How To Communicate Your Status In A Crisis (And Why)

Thinking about crisis management often starts off strategic and ends up going so far down the rabbit hole that you wind up planning for a zombie apocalypse. We know it’s not easy preparing for the worst – especially when it comes to your company’s image. You work endlessly to build a reputable brand, one that your customers trust and support. So even thinking about something going wrong is downright uncomfortable.

Whether the crises you’ve witnessed have followed this model or not, it’s all about transparency and authenticity. Otherwise, all your customers will jump off your ship as soon as it starts sinking – and trust us, it’s hard to recover after something like that. So, what’s the best way to handle it? Communicating your status in a crisis is a gamechanger for both your company and your customers.

Here’s how to do properly do it and why it’s so effective.

How: Keep Customers Informed

As a technical support organization, you should already be in close communication with your customers. They’re the first to know about product changes and new features, so why wouldn’t they be the first to know if a crisis comes along?

As soon as you realize something isn’t right, it’s only natural to want to keep it under wraps until it’s handled. You know the moment something gets leaked about the situation, it could spread faster than you have control over, so it’s up to you to make sure you are the “bearer of bad news,” even if it results in frustrated customers.

Bottom line – it’s better to hear from you that something is wrong and you’re working on fixing it than for a customer to discover an unresolved issue on his or her own.

Why: Increase customer approval rate

Again – transparency and authenticity. We’re all humans here, mistakes happen. You’ll have a much better chance of remaining on good terms with your customers if you are open and honest about the crisis.

Yes, something happened, here’s what it is, and here’s how we’re going to fix it. We’re truly sorry for any inconvenience this has caused you, and we will continue to update you as we work toward a resolution.

Addressing the issue head-on shows that you’re willing to take responsibility, even if it means taking a hit to your profit or reputation. Customers will be more likely to appreciate the effort and honesty, as well as stick around through the crisis.

Note: In the world of technical support, a “crisis” might simply be a miscommunication or lack of communication, where customers were not made aware of product or feature changes. In this case, you can approach your response the same way, with transparency and authenticity.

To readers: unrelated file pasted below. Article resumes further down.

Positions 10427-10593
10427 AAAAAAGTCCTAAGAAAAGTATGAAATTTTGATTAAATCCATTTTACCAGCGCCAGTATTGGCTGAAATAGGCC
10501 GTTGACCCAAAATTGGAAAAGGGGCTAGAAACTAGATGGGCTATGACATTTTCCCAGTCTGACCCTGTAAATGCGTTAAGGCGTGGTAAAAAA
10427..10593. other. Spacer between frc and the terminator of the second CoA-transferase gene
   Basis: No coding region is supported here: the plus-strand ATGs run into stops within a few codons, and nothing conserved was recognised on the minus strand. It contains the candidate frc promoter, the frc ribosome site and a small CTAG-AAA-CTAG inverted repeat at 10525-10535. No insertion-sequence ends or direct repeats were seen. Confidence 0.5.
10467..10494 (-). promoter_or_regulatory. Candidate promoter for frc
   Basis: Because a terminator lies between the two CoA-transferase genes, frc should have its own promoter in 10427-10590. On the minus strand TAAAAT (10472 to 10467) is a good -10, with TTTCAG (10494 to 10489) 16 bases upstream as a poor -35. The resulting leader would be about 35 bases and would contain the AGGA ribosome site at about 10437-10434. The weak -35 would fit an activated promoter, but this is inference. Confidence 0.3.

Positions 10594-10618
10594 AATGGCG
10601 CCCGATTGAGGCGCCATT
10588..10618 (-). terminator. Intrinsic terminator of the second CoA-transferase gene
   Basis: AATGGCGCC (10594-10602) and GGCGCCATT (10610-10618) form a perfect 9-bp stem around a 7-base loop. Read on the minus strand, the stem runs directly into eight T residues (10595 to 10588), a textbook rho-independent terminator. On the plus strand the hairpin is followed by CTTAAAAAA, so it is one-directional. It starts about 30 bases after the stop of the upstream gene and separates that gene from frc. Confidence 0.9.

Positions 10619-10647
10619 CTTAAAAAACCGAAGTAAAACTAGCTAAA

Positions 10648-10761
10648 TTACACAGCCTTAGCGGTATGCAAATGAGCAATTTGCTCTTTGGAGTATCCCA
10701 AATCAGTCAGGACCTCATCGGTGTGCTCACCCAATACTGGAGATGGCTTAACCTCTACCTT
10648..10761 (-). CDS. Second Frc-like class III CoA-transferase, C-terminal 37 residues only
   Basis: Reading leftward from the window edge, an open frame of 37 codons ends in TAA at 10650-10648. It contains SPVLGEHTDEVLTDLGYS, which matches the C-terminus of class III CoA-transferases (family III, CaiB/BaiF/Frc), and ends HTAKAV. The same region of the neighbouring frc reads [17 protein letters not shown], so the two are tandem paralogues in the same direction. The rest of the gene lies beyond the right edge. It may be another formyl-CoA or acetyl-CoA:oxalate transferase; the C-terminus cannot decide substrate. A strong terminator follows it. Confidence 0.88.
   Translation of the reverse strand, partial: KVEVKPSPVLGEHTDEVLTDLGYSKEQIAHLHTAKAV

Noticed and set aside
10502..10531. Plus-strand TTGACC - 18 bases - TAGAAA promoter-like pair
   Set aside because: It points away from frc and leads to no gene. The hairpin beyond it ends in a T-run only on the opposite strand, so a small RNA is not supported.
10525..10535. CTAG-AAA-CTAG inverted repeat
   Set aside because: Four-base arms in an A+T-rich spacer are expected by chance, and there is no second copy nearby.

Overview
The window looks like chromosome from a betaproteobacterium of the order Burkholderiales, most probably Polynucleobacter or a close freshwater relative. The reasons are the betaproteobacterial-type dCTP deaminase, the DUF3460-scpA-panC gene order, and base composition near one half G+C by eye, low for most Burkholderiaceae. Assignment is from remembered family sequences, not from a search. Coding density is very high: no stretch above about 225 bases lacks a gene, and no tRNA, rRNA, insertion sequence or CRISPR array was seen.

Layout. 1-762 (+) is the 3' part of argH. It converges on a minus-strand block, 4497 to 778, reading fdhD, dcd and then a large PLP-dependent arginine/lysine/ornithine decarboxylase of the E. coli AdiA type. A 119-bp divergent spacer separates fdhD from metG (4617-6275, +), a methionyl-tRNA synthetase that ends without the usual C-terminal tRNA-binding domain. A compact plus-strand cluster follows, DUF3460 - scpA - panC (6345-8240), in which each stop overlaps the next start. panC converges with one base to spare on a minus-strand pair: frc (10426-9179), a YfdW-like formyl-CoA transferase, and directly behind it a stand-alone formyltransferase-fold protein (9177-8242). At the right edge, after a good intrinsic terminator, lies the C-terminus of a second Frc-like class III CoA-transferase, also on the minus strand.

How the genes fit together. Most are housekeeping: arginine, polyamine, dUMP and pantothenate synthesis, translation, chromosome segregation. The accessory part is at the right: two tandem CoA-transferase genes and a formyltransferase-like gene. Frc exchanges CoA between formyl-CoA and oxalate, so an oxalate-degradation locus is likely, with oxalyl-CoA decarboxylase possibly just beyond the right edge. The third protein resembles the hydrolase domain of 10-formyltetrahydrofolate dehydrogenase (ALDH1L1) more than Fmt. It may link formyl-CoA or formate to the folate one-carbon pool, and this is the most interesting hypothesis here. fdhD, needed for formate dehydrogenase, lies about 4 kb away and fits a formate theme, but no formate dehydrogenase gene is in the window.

How: Add A Space On Your Customer Support Page

One of the most effective and simple ways to document your status  (HelpScout does a good job of this) in a crisis is to post a note about it on your Customer Support page. Whenever something goes wrong, a customer’s first reaction is to reach out to support to find out two things: what exactly is going on and when it will be fixed.

When they land on the support page, both of those questions should be answered right off the bat. And when the customer sees that you not only are aware of the incident, but you are swiftly making an effort to resolve it, you build trust and creditably.

Why: Reduce support requests & save time

Normally, the time you spend answering support requests could easily deter you from focusing on resolving the crisis. But if you continue to post updates on the customer support page, more customers will rely on those updates rather than attempting to track you down with individual requests. AKA – less tedious work you have to do.

How: Put It In Writing

While carefully and strategically informing customers of a crisis is a top priority, informing your staff of the incident arguably carries just as much weight. There needs to be a formal documentation process in place, so your internal organization knows who to go to when a crisis arises – and how to handle it properly. Plus, putting the details of the crisis in writing allows you to 1) keep a paper trail of everything that has happened and 2) be able to communicate a clear and accurate message to your staff.

Why: Helps train staff

A critical part of crisis management? Ensuring everyone on your staff is on the same page and responds in the same way to customers. Putting your status in writing and sharing it with your internal support team not only makes them aware of what is going on, but it gives them content to refer to when answering those customer questions. And – heaven forbid if another crisis arises at a later date, your staff will have already been trained on how to handle it.

To learn more about managing your technical support team, check out how to implement technical support tiers.

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